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What you need:
  • Pruning saw
  • Pruning shears
  • By-pass loppers
These techniques can be used with most kinds of fruit trees. The best time to prune fruit trees is in late winter, before they leaf out. If your fruit tree has any weak lower limbs, remove them. This will cause the tree to put its energy into the larger upper limbs, which are likely to bear the majority of the fruit.
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Look for crossing branches and remove the smaller of the two, unless the smaller one is growing in a more desirable direction. Branches that touch will damage each other by constantly rubbing together.
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To remove damaged or diseased limbs, make pruning cuts just outside the branch collars (the slightly swollen bark at the base of the branch). If you remove a branch from a horizontal limb, angle the cut slightly so that it sheds water. The faster a cut dries after a rain, the less likely it is to become diseased. Use sharp pruning shears or a saw so it cuts the wood and doesn't tear it.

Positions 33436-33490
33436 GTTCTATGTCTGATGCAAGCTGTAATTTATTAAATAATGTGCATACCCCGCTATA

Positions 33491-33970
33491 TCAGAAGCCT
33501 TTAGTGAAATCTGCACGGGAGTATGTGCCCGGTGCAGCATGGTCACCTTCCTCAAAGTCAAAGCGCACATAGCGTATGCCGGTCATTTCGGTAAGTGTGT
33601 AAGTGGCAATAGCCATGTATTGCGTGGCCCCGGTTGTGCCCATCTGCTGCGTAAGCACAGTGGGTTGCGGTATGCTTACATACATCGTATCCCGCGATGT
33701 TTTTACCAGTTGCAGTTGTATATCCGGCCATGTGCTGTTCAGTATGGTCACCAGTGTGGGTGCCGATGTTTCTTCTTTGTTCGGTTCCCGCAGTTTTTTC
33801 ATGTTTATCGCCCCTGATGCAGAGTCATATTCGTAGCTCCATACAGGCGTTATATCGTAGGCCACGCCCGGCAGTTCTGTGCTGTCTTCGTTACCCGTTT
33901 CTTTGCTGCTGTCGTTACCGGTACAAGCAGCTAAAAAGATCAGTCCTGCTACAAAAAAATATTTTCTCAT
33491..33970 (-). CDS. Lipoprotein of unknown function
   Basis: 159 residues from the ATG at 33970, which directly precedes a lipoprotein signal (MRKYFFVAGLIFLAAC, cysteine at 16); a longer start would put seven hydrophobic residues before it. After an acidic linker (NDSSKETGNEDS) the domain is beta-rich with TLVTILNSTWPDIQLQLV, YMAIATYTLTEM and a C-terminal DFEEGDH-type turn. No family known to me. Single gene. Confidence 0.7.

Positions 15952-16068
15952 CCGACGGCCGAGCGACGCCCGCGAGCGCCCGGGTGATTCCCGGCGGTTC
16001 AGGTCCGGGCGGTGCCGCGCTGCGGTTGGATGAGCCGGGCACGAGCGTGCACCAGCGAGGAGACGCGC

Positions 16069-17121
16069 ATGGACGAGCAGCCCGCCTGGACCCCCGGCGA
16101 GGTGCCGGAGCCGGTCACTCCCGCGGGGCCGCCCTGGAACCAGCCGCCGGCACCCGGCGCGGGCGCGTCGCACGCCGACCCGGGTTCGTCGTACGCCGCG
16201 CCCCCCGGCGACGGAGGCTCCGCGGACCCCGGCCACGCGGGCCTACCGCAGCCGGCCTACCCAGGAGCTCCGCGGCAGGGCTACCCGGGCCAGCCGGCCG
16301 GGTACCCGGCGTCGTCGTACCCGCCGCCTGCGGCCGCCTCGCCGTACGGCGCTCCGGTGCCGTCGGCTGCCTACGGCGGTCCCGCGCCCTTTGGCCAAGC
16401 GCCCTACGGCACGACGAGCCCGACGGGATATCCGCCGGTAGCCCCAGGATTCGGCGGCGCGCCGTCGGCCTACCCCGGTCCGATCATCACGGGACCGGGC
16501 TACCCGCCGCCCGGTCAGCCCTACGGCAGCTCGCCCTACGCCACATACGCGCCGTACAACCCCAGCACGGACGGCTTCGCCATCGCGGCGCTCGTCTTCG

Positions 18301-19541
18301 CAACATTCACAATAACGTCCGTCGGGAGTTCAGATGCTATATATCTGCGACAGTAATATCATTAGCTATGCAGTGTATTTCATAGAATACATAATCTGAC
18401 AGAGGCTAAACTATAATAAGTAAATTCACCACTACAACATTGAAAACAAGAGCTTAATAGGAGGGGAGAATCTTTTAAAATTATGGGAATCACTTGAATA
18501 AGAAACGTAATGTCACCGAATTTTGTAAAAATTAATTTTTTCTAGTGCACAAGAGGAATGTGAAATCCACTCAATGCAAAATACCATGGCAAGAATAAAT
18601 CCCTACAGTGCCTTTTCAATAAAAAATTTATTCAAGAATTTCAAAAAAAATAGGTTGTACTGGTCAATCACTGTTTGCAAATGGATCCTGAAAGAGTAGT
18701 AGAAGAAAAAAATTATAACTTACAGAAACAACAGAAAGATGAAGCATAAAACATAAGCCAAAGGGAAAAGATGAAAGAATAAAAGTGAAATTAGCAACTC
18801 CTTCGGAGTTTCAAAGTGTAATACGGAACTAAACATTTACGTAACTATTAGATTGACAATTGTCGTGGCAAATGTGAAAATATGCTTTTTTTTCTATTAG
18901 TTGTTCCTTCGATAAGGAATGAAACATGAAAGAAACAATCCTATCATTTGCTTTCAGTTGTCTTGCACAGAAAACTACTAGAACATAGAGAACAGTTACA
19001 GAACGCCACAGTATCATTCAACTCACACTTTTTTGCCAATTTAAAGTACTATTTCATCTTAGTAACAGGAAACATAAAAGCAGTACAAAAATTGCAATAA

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Watersprouts are small limbs that grow vertically from large limbs. They should be removed because they are unlikely to bear fruit and will steal energy from the rest of the tree.
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Small buds originating on a main limb should also be removed.
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Finally, remove suckers (long, straight shoots) that appear on the trunk or at the base of the tree. Most fruit trees are grafted onto the roots of a different variety. The suckers you see are generally produced by the understock. If allowed to grow unchecked, they may overwhelm the top of the tree. You can remove suckers at any time of year.